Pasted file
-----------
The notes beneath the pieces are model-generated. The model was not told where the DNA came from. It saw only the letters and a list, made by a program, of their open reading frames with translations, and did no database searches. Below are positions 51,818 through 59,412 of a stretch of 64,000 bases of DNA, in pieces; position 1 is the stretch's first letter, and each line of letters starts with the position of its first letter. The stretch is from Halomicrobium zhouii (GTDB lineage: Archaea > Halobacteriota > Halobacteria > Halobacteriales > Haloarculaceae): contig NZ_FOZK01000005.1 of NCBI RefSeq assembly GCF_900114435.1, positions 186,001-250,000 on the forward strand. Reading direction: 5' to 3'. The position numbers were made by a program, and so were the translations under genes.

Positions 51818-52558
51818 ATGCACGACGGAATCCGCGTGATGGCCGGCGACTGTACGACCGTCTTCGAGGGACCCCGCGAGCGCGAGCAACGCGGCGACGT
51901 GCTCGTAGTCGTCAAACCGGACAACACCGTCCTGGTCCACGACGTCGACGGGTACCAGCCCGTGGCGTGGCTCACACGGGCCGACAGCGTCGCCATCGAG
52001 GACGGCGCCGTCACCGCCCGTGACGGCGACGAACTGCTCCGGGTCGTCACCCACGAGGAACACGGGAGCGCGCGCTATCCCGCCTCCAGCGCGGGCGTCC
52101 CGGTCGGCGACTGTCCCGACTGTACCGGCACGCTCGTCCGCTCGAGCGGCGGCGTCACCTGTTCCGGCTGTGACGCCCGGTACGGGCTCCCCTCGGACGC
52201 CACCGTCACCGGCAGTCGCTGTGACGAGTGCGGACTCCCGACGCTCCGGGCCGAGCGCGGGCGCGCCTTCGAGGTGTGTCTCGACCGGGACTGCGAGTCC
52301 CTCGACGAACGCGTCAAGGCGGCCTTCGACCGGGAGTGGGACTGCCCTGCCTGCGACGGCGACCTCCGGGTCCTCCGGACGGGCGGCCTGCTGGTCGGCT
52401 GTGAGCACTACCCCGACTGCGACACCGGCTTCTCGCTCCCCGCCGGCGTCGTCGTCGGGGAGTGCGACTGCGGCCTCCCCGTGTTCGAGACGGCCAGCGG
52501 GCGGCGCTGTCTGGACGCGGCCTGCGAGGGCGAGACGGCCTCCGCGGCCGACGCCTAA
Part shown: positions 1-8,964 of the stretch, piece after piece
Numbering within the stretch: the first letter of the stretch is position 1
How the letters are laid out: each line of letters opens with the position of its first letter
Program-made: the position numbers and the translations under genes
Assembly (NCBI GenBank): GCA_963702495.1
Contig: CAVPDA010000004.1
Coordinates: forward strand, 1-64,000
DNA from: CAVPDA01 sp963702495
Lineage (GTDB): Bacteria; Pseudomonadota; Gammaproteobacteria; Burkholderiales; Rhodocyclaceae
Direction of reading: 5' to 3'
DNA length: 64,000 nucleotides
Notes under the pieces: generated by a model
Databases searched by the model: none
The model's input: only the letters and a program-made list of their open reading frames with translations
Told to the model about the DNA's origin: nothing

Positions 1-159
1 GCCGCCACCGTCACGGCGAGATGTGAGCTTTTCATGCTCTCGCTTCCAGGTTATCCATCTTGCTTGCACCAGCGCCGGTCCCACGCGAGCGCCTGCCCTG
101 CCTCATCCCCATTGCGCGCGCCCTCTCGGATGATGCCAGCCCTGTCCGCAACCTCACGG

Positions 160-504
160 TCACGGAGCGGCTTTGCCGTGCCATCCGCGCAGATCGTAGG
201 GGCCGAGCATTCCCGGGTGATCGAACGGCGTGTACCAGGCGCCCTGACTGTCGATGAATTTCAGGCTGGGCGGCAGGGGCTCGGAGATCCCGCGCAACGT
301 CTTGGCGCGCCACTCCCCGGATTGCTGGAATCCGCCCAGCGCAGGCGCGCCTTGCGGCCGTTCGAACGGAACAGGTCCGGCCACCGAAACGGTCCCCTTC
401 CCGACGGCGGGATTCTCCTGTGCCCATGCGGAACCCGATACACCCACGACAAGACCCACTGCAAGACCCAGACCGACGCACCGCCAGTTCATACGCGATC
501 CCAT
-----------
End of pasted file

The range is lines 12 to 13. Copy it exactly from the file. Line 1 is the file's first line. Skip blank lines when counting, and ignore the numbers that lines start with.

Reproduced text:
Numbering within the stretch: the first letter of the stretch is position 1
How the letters are laid out: each line of letters opens with the position of its first letter